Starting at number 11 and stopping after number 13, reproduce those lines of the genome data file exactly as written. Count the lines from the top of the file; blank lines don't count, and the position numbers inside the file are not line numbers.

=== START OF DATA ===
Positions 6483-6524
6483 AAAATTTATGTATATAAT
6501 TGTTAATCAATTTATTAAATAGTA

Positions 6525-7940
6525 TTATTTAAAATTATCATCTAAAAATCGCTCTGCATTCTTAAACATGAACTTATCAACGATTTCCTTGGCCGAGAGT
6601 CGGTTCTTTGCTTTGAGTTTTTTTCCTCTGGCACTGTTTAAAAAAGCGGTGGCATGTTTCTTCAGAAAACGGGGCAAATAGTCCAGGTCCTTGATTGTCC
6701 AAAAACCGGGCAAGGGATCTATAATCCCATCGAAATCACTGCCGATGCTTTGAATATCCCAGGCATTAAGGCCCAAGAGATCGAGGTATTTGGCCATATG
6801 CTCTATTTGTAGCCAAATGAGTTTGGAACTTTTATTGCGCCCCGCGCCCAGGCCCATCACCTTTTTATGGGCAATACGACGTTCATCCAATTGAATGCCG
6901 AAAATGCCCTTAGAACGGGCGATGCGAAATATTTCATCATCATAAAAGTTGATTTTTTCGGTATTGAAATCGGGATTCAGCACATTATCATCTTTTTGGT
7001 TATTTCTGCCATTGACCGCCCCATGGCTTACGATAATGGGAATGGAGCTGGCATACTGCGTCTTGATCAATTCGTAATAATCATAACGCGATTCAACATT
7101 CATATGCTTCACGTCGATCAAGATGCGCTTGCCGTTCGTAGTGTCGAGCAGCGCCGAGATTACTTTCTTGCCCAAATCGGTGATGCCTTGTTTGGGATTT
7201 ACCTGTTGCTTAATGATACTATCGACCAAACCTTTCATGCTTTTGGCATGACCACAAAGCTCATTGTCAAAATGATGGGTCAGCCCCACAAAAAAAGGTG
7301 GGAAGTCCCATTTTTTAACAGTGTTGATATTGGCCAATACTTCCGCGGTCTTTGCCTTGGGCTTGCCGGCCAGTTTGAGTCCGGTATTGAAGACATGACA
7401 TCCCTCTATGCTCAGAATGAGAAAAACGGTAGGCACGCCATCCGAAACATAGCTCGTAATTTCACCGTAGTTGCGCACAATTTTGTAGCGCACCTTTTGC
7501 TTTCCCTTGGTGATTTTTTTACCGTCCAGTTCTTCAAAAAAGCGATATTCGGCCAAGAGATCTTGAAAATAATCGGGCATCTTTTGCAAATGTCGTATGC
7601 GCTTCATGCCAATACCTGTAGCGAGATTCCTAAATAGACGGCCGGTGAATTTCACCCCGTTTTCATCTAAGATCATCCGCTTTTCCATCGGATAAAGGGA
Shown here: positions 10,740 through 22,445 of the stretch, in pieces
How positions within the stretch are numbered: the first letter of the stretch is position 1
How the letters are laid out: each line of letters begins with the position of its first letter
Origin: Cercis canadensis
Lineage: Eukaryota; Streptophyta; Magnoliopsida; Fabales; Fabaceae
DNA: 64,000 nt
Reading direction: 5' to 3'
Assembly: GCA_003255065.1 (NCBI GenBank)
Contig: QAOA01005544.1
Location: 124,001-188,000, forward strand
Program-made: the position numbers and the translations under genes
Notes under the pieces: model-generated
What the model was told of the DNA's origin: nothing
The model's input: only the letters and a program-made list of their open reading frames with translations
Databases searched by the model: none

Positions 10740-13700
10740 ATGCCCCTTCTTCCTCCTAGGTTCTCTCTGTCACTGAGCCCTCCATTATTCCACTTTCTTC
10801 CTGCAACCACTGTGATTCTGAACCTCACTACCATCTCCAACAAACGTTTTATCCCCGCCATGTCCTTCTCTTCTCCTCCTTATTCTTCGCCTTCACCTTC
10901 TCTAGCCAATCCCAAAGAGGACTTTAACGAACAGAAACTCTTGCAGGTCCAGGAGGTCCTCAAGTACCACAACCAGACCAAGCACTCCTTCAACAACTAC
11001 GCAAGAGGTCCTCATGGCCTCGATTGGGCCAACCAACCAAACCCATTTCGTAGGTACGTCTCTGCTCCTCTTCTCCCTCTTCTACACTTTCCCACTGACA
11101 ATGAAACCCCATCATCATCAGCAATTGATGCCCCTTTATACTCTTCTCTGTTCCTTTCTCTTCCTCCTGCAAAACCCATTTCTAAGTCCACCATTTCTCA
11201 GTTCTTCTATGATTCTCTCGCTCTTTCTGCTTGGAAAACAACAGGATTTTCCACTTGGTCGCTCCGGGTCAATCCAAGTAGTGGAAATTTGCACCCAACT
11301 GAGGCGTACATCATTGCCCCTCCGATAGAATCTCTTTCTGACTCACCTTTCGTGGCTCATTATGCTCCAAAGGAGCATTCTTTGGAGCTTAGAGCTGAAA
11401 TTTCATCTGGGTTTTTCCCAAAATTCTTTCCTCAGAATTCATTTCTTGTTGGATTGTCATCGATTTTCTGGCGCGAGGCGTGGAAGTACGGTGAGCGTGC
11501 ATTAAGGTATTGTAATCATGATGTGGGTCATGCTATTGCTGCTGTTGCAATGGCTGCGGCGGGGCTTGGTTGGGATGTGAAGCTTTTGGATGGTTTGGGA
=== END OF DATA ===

7101 CATATGCTTCACGTCGATCAAGATGCGCTTGCCGTTCGTAGTGTCGAGCAGCGCCGAGATTACTTTCTTGCCCAAATCGGTGATGCCTTGTTTGGGATTT
7201 ACCTGTTGCTTAATGATACTATCGACCAAACCTTTCATGCTTTTGGCATGACCACAAAGCTCATTGTCAAAATGATGGGTCAGCCCCACAAAAAAAGGTG
7301 GGAAGTCCCATTTTTTAACAGTGTTGATATTGGCCAATACTTCCGCGGTCTTTGCCTTGGGCTTGCCGGCCAGTTTGAGTCCGGTATTGAAGACATGACA